You’re trying to be a good parent. You’ve explained the importance of treating people with respect online as well as face-to-face and the permanence of online comments, photos and videos. And in the spirit of trust but verify, you may occasionally scroll through your kid’s email or Google+ account, or pick up their phone to glance at recent texts. One would think this behavior it protected by law. Surprisingly, wiretap laws don’t have carve outs for parental snooping.
Before diving into the law, allow me to explain in one word why the law and court cases on snooping in the home are so muddled: Divorce. In the cage match that is divorce and custody battles, snooping and taping are as much staples as roundhouse kicks and choke holds. If parents had unfettered access to their children’s communications, they then would have such access to those communications with the opposing parent. Because this is not always in the best interest of the child, courts cannot say as a rule that parental snooping is okay in all instances.
The law actually starts by saying that snooping is not okay. There are both Federal laws and state laws covering wiretapping. For Federal law, we look at the Electronic Communications Privacy Act (ECPA). The ECPA covers both the interception of electronic communications in transit (Title III of the ECPA) and unauthorized access of those communications while in storage (Title II of the ECPA, also known as the Stored Communications Act). Courts have found an expectation of privacy in electronic communications while in transit (Title III), but that expectation diminishes once the transmission is complete and the communication is stored (Title II). What this means is that looking through your kid’s email is going to be looked at more favorably than putting a tap on their phone line and recording calls.
Let’s take a closer look at the Stored Communications Act. It says: 18 USC § 2701 – Unlawful access to stored communications (a) Offense.— Except as provided in subsection (c) of this section whoever—
(1) intentionally accesses without authorization a facility through which an electronic communication service is provided; or
(2) intentionally exceeds an authorization to access that facility; and thereby obtains, alters, or prevents authorized access to a wire or electronic communication while it is in electronic storage in such system shall be punished as provided in subsection (b) of this section.
Putting this into English, you can go to jail for up to 10 years if you intentionally access stored communications where you don’t have the authority to access them or you exceed your authority by accessing them. The question then becomes whether or not parents have the authority under the law to access their children’s stored communications. This is where courts come in.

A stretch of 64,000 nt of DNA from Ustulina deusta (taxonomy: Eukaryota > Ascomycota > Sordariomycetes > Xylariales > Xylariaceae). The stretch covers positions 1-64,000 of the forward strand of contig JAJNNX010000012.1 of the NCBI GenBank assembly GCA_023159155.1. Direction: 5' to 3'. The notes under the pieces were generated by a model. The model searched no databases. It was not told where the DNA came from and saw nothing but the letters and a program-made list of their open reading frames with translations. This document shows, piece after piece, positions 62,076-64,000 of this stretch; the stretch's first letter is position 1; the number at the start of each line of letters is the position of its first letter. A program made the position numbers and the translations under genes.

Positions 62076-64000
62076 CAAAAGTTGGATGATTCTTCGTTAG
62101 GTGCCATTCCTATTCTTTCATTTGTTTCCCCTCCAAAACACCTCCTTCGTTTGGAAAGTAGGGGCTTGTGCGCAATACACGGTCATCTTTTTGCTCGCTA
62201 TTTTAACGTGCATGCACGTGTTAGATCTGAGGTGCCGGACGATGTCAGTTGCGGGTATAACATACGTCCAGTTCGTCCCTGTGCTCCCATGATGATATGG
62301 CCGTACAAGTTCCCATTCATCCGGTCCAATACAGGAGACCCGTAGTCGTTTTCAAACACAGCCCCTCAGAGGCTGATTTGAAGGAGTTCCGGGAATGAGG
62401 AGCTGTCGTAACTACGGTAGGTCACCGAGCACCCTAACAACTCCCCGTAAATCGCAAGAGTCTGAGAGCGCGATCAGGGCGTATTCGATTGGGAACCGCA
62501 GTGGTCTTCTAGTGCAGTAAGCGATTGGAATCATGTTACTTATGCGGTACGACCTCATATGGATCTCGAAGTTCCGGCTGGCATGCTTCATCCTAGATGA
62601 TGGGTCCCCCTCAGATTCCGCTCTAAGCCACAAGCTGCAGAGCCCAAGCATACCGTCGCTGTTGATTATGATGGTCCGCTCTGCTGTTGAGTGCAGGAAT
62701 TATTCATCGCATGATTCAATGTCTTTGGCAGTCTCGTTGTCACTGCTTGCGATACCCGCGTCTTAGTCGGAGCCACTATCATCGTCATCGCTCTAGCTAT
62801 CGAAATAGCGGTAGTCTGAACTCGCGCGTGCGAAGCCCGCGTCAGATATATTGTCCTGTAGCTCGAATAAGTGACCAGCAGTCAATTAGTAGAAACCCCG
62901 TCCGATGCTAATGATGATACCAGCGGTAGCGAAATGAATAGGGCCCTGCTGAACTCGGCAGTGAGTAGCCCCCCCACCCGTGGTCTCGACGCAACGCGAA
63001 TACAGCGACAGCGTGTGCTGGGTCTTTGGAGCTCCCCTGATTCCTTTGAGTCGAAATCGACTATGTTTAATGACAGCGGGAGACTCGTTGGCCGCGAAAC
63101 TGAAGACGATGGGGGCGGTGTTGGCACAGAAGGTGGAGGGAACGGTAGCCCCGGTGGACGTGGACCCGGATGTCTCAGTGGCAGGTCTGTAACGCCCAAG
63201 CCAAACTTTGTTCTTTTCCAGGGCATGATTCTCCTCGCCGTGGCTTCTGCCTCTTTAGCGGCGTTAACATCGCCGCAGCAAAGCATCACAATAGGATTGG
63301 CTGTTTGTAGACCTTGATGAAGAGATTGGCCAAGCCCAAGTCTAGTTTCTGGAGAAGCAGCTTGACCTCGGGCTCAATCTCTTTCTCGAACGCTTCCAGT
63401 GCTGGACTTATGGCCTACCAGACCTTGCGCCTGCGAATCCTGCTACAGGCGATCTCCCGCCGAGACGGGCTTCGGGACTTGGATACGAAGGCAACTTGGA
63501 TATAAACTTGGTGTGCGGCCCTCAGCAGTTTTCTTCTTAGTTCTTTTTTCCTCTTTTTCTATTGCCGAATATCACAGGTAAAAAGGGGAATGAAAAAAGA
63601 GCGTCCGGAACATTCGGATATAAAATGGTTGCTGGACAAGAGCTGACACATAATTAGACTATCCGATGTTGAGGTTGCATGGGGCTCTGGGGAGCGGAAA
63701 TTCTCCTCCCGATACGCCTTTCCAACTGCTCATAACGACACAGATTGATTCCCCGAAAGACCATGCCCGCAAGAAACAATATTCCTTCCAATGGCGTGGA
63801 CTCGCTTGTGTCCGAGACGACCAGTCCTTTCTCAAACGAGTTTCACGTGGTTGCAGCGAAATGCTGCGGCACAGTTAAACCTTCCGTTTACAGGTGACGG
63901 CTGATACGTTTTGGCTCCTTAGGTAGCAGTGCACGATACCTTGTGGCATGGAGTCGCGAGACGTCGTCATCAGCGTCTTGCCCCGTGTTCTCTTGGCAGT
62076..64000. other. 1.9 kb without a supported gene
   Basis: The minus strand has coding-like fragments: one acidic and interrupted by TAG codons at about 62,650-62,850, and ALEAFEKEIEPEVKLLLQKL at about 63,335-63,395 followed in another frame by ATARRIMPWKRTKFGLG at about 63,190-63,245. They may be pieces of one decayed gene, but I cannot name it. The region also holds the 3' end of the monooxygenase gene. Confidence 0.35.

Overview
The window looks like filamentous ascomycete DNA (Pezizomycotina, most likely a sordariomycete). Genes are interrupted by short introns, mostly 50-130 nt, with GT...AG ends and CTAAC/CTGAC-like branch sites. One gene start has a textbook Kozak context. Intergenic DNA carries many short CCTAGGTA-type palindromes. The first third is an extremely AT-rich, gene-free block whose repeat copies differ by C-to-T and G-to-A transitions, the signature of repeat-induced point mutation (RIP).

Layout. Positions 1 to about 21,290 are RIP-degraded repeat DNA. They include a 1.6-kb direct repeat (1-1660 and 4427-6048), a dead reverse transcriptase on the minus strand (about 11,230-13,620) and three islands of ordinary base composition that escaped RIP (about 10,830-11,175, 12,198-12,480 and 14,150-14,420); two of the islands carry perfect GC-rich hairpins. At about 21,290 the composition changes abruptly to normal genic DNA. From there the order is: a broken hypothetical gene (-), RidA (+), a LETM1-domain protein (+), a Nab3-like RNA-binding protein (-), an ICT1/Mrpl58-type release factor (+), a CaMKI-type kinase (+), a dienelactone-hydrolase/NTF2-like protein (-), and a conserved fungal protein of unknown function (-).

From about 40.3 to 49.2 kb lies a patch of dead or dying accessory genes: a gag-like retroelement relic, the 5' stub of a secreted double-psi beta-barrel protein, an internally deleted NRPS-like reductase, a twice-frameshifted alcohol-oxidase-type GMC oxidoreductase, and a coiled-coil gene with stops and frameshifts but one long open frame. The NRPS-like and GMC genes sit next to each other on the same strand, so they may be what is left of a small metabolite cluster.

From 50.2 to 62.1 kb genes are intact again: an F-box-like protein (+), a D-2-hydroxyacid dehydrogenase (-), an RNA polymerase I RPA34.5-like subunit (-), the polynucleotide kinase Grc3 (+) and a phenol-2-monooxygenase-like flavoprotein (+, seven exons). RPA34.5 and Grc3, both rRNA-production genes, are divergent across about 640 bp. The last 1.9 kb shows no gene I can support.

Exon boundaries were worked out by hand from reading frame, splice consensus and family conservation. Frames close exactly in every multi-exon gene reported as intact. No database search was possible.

The United States is a common law country. Common law means that the courts help make law by interpreting the laws written by the legislature. This is why you hear lawyers reciting case names when arguing for their clients. They are arguing what is called case law. The case law on snooping on kids centers on taping phone conversations rather than accessing stored communications, but the court would use the same logic in a stored communications case.
In a 1998 court case Pollock v. Pollock, the court used the concept of vicarious consent to justify the interception of a minor child’s conversation. Recording of conversation is permitted when one of the parties involved consents to the recording. Vicarious consent occurs in this context when a parent consents to wiretapping on behalf of their child and when the parent’s snooping is motivated by the genuine, good faith concern for the child’s welfare. Therefore, if a parent is acting in the best interest of the child, courts should find that snooping is justified and allowable by law because the parent is consenting to their own snooping.
It’s a good thing parents have legal protection via the courts for good faith snooping because a lot of parents do it. A new study from the Digital Future Project finds 70% of parents say they monitor their child’s online activity while on Facebook and other social media sites and 46% have password access to their children’s accounts. The author falls into both camps but not on a regular basis. There’s a balance to be stuck between trust and monitoring. At least now I know I won’t be spending 10 years in jail for doing a bit of looking if I feel it’s in the best interest of my child.